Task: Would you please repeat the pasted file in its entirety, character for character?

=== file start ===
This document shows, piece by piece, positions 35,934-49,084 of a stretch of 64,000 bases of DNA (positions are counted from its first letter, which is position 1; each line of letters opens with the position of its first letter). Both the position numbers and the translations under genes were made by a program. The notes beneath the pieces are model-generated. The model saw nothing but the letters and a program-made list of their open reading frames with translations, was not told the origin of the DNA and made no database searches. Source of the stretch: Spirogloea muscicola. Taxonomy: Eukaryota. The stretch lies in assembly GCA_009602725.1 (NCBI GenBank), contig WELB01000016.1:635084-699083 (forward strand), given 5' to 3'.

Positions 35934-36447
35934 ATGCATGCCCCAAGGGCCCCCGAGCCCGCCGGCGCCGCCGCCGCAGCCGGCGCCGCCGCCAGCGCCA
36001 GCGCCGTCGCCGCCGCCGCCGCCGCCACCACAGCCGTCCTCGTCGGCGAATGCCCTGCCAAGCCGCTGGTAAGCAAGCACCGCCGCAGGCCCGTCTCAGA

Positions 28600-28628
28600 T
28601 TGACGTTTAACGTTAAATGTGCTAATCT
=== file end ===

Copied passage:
This document shows, piece by piece, positions 35,934-49,084 of a stretch of 64,000 bases of DNA (positions are counted from its first letter, which is position 1; each line of letters opens with the position of its first letter). Both the position numbers and the translations under genes were made by a program. The notes beneath the pieces are model-generated. The model saw nothing but the letters and a program-made list of their open reading frames with translations, was not told the origin of the DNA and made no database searches. Source of the stretch: Spirogloea muscicola. Taxonomy: Eukaryota. The stretch lies in assembly GCA_009602725.1 (NCBI GenBank), contig WELB01000016.1:635084-699083 (forward strand), given 5' to 3'.

Positions 35934-36447
35934 ATGCATGCCCCAAGGGCCCCCGAGCCCGCCGGCGCCGCCGCCGCAGCCGGCGCCGCCGCCAGCGCCA
36001 GCGCCGTCGCCGCCGCCGCCGCCGCCACCACAGCCGTCCTCGTCGGCGAATGCCCTGCCAAGCCGCTGGTAAGCAAGCACCGCCGCAGGCCCGTCTCAGA

Positions 28600-28628
28600 T
28601 TGACGTTTAACGTTAAATGTGCTAATCT